Carey: I learned something of the King movement in Waharoa, a little town up the road from Matamata beside a railway junction and a disused dairy factory. I met a group of Maori living communally on tribal land there, and one of them was a senior operative in the movement - he apparently played a key role in selecting the latest King. We talked over a few beers. But I had to wander off on my own to find Waharoa - no one would have recommended it to me...

I don't want to write off the whole of the tourist trail here. There are some remarkable sights. The South Island is extraordinary - the scale of the landscape is enough to impress anyone used to Cumbria's hills as exemplars of wild beauty. But it's strangely hard, given the quality of roads and communications here, to escape the tourist trail. Backpackers' hostels, information centres, even maps - they all direct you to the next 'sight'. In the evenings you find everyone in the hostel sitting around drinking and talking about which sights they have and haven't seen. Mt Cook, Fox Glacier, those pancake rocks...they tick them off. It's like a game...

SH: What advice would you give to the New Zealand tourist industry?

Carey: I don't think it's listening! I was excited by some of the places the tourist trail bypasses - places where there is no hostel and where the buses don't stop. Te Kuiti, Havelock, Blackball. I think that the scenic as well as historic value of the nineteenth and early twentieth century ruins you find in places like Blackball and the area around Greymouth is under-appreciated by New Zealanders. In Yorkshire you can visit old mine and factory sites, but these are usually in built-up areas. In a place like Blackball, where you find the ruins of industry and mines being overpowered by resurgent bush, and shadowed by wild mountains, the effect is extraordinary. It feels like two worlds are colliding. In Blackball I was given an impromptu tour by a local who taught me about the history of the mines and the history of industrial conflict in the area, and I was treated to a ghost story involving the mine manager's house by another local. The entire town had an almost ghostly feel - there was even low cloud crawling in over the mountains - but at the same time there was a feeling that it was more than simply a museum piece. I think that the story of the struggle with nature and with exploitative mining companies in that place could tell New Zealanders a lot today, when they are engaged in a debate about mining that seems, well, rhetorical and ahistorical, and when there is so much kneejerk anti-industrial thinking about on the left. And I think Blackball could attract the British tourists - it has a good pub, after all!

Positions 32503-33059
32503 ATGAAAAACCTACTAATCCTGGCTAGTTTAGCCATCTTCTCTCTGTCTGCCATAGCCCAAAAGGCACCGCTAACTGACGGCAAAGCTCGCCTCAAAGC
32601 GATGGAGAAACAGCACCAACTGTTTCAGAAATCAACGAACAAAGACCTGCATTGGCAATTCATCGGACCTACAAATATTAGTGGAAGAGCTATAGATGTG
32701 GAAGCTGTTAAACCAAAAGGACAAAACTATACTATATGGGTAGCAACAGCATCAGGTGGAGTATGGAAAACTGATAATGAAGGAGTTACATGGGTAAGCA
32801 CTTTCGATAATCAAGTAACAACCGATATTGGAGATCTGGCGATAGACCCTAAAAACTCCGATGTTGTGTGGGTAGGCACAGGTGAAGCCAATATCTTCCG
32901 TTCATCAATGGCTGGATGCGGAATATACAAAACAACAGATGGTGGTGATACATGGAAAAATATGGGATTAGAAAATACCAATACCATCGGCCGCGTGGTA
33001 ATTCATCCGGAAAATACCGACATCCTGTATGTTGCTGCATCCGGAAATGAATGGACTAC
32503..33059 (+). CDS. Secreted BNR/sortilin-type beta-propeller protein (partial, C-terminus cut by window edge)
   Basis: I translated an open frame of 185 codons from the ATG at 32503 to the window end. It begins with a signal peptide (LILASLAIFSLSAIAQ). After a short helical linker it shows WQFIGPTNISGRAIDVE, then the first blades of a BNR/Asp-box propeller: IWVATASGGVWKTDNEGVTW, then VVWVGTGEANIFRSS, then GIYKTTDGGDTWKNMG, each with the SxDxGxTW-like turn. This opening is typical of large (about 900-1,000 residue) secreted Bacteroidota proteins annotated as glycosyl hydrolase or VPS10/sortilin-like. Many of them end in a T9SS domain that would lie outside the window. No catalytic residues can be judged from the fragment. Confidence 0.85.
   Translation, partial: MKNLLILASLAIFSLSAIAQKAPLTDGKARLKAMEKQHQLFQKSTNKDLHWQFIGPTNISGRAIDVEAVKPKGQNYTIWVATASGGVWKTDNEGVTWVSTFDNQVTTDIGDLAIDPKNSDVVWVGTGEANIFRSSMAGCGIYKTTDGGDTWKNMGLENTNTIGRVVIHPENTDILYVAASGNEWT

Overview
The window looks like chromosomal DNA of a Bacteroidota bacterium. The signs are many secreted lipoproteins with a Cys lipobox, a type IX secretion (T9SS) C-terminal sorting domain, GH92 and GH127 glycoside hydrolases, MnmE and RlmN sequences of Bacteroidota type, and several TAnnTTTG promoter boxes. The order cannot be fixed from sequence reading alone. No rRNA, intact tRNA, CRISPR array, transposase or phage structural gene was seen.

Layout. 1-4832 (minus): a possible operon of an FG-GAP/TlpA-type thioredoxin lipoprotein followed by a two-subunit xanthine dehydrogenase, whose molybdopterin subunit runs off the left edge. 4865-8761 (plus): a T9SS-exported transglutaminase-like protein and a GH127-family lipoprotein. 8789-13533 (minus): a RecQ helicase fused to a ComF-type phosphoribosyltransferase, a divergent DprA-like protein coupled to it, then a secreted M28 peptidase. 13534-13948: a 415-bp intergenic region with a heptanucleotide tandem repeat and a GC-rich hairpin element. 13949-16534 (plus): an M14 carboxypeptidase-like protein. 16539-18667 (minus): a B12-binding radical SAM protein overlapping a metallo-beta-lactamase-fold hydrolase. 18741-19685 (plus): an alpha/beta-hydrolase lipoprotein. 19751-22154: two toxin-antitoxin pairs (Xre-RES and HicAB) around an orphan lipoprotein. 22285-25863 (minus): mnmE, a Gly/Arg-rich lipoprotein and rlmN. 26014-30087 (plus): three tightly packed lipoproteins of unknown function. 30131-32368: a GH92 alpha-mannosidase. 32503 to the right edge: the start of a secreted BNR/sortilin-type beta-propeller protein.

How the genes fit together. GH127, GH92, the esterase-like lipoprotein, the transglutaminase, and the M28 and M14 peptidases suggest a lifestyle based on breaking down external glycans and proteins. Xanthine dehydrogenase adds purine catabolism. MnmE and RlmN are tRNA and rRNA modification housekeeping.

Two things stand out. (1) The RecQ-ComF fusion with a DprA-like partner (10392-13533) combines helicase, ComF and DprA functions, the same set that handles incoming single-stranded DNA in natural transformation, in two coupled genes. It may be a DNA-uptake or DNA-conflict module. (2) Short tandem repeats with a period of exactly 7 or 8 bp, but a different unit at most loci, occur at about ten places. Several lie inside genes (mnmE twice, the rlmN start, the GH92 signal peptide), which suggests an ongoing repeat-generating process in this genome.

4 Comments:

Anonymous Anonymous said...

I find this elitist.
Why can't ordinary workers take a break from their lives and have some fun?
You are poking fun at the wrong people.

10:11 pm  
Anonymous Anonymous said...

Re the last photo -
'Buy one bucket' OF WHAT?

12:33 am  
Blogger pollywog said...

One if the bestest day trips we had was heading off out of Christchurch into sth canterbury in search of ancient rock paintings.

you'd think there'd be tourists everywhere but no, there was only us and i'll admit i was much appreciative of the fact too.

10:24 am  
Blogger Jaz said...

Hostels industry are more known and in demand today.

Pousadas em Arraial Do Cabo

1:39 am